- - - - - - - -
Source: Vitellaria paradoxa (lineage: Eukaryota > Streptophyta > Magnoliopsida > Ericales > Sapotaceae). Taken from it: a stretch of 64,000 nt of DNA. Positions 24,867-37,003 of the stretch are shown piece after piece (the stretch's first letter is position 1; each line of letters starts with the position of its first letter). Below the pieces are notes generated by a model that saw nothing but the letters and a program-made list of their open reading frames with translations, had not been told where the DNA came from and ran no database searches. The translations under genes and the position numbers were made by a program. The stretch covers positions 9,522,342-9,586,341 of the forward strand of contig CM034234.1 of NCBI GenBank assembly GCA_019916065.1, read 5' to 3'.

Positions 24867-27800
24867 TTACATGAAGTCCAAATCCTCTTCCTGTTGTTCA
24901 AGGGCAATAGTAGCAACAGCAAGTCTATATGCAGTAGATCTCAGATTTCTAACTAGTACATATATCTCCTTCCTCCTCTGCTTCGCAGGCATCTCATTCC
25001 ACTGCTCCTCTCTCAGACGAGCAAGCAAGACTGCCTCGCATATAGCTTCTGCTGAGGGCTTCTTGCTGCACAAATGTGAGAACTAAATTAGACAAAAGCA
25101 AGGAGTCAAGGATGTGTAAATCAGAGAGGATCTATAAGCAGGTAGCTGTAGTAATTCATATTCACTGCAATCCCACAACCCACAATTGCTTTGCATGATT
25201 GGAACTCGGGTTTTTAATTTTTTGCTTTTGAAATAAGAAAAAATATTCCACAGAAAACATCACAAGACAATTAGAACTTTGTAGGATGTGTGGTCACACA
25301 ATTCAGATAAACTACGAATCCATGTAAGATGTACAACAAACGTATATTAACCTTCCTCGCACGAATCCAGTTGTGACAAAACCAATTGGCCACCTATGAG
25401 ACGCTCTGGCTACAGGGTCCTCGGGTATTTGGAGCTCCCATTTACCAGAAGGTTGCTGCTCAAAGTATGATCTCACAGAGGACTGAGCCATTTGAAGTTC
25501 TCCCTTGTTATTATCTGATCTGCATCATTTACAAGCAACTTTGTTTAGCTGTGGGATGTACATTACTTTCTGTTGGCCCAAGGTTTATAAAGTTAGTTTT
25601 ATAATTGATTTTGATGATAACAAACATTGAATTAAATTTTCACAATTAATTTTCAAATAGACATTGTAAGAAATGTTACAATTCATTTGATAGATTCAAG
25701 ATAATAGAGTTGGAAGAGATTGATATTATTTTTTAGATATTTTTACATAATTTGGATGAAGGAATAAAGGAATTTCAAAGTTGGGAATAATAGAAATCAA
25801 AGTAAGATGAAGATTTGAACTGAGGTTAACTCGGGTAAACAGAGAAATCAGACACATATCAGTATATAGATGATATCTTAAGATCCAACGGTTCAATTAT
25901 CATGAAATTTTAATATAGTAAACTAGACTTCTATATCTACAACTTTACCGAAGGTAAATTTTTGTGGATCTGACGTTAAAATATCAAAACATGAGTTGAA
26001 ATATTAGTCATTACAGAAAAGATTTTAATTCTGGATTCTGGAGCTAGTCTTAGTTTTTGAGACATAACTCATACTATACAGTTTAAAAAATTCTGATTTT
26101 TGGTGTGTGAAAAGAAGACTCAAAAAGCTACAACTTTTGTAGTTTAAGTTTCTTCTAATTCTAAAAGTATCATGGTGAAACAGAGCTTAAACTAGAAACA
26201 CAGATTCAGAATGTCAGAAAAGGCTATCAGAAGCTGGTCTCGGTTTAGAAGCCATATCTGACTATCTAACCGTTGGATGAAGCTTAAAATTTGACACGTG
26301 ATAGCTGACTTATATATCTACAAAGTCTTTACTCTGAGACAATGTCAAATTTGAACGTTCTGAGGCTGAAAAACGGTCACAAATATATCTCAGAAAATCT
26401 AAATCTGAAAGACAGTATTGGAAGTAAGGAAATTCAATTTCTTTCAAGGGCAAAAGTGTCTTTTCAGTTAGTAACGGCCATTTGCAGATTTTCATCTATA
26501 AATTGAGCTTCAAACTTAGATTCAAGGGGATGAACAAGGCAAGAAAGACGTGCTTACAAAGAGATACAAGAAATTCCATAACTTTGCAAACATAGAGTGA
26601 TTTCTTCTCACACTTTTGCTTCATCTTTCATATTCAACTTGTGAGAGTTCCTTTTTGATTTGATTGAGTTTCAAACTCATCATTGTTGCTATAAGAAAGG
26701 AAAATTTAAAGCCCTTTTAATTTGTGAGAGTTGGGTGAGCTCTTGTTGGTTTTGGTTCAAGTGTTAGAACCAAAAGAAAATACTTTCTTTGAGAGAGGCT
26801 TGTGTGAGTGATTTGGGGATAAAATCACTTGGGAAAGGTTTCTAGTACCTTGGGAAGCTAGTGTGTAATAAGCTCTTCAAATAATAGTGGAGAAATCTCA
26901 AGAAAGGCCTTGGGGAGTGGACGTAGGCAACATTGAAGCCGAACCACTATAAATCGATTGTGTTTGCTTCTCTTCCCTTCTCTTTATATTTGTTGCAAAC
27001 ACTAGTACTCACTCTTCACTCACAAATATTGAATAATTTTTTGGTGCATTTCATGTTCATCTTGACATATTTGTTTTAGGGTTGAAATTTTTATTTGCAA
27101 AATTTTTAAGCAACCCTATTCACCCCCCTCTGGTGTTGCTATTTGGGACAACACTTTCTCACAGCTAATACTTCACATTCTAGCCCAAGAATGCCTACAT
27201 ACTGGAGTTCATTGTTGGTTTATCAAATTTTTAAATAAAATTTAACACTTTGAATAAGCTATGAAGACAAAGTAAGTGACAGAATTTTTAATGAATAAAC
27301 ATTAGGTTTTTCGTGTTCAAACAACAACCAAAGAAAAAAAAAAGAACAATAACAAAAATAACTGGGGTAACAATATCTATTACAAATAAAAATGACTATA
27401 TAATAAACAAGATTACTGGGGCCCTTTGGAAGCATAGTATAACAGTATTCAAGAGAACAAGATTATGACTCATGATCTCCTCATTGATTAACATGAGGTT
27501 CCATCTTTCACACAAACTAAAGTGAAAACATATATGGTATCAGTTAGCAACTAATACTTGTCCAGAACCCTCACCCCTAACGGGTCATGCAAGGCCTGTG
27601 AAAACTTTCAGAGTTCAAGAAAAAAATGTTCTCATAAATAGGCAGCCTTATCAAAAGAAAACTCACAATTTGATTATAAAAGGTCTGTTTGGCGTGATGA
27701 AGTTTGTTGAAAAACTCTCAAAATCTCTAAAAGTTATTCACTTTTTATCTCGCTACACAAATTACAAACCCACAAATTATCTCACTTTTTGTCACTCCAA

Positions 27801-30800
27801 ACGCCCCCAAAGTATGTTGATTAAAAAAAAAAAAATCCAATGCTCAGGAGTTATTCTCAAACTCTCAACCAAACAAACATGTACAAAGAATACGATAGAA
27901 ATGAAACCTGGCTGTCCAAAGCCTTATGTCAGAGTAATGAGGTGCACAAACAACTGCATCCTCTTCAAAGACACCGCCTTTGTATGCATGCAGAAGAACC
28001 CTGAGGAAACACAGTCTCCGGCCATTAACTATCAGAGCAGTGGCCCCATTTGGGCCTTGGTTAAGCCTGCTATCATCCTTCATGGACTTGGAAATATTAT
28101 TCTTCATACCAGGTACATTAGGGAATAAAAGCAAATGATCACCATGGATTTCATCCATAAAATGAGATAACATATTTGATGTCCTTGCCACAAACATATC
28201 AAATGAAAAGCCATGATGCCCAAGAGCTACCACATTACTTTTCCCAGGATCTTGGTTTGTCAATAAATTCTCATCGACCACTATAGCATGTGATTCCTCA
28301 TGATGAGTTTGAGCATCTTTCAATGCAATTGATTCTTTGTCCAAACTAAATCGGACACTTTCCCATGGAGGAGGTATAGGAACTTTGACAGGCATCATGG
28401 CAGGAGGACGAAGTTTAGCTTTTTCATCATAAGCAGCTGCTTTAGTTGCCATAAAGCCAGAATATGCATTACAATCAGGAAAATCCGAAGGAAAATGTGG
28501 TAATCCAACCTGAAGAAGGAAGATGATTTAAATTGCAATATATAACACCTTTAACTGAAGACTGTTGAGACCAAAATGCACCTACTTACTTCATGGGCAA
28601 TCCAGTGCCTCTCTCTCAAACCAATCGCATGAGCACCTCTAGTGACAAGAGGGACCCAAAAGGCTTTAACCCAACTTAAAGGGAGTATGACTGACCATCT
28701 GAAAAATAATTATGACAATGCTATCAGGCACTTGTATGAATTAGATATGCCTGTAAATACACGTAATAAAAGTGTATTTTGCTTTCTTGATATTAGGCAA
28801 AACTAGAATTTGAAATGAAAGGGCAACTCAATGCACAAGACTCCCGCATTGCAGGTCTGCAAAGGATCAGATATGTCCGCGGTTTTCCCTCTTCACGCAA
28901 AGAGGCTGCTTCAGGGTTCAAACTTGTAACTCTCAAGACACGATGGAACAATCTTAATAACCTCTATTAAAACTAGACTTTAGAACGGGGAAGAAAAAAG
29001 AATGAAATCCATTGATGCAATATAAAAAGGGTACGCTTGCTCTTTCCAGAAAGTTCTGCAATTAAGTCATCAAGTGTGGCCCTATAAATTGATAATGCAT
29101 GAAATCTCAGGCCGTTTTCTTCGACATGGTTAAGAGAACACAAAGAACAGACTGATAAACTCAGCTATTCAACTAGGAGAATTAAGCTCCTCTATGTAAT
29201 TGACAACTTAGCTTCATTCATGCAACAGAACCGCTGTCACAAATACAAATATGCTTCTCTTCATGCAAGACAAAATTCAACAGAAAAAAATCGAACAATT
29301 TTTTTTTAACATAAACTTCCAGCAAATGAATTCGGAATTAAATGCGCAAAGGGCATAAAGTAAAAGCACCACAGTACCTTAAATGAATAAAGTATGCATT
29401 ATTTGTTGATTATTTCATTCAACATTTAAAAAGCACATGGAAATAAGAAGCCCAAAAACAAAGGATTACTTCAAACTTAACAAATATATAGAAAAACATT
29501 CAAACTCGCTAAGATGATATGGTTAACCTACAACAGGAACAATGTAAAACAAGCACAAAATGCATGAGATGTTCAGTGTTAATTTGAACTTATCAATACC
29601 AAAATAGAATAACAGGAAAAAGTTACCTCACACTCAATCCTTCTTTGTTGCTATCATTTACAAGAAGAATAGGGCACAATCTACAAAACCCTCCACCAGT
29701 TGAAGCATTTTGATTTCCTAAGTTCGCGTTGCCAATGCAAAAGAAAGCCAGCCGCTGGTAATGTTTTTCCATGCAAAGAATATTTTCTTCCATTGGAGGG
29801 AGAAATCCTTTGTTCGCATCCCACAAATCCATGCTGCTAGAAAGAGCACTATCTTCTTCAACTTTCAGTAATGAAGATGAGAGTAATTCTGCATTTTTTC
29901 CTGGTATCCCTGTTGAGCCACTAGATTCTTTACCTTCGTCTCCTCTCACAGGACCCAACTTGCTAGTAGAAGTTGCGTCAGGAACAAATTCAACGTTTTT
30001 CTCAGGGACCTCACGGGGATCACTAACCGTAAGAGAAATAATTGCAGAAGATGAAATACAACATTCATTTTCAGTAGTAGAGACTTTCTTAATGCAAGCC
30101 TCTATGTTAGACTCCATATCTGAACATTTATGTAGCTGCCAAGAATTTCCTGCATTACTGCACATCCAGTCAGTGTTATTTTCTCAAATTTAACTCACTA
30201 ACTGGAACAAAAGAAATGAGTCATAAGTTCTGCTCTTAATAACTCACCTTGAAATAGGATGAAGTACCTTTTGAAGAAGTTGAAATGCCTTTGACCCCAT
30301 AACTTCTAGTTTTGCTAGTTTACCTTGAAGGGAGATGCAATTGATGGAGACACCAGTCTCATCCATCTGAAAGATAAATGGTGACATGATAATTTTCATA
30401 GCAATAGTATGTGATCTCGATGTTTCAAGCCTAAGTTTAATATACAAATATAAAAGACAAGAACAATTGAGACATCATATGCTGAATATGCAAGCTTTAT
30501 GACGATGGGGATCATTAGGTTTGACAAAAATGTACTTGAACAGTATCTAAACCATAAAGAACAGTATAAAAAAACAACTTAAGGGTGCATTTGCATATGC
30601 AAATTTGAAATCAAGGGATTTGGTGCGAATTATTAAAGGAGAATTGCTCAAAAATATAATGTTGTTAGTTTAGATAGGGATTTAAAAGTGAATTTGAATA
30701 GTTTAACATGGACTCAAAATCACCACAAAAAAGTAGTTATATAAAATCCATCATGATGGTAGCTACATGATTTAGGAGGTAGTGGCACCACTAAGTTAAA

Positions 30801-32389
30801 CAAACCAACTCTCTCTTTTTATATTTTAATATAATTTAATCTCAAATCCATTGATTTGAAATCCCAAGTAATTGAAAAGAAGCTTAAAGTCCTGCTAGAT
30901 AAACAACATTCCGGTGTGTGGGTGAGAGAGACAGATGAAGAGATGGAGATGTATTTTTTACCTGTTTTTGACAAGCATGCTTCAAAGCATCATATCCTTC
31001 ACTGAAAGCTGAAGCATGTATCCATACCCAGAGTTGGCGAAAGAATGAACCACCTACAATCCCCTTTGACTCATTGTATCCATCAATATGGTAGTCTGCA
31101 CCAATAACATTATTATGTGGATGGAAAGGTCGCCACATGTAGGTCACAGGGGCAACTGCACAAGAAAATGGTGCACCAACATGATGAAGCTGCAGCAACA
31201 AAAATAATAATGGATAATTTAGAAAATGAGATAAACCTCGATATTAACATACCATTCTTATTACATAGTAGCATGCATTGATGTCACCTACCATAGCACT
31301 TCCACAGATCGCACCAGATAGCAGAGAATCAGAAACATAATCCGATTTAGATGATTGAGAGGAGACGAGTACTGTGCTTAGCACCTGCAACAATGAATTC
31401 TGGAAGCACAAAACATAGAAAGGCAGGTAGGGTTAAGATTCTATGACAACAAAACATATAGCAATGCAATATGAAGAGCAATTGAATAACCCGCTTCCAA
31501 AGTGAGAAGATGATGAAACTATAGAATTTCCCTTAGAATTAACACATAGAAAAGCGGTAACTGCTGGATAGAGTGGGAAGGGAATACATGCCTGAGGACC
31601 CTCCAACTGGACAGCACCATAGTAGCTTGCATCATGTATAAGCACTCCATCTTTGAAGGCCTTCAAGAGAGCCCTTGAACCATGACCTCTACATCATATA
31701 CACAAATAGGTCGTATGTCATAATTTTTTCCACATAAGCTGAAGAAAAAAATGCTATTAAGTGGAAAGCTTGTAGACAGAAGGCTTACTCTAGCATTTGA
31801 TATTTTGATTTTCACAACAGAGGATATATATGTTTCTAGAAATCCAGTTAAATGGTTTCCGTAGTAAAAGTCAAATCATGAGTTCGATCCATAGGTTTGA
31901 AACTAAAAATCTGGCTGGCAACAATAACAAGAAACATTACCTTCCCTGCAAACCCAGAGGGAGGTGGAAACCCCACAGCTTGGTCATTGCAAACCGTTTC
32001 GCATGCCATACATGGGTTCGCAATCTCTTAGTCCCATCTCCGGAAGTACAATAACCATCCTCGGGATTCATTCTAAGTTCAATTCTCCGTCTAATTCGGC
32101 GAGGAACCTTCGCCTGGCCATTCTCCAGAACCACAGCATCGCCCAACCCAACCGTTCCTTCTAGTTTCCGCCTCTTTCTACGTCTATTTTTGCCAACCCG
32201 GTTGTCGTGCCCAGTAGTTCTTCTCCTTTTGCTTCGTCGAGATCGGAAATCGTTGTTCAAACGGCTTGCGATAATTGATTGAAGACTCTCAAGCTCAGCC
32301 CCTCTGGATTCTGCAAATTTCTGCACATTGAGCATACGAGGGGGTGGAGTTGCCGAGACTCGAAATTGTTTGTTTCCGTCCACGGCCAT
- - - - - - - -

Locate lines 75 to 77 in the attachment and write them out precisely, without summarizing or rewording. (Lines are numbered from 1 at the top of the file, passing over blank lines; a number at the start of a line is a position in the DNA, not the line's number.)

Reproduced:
31801 TATTTTGATTTTCACAACAGAGGATATATATGTTTCTAGAAATCCAGTTAAATGGTTTCCGTAGTAAAAGTCAAATCATGAGTTCGATCCATAGGTTTGA
31901 AACTAAAAATCTGGCTGGCAACAATAACAAGAAACATTACCTTCCCTGCAAACCCAGAGGGAGGTGGAAACCCCACAGCTTGGTCATTGCAAACCGTTTC
32001 GCATGCCATACATGGGTTCGCAATCTCTTAGTCCCATCTCCGGAAGTACAATAACCATCCTCGGGATTCATTCTAAGTTCAATTCTCCGTCTAATTCGGC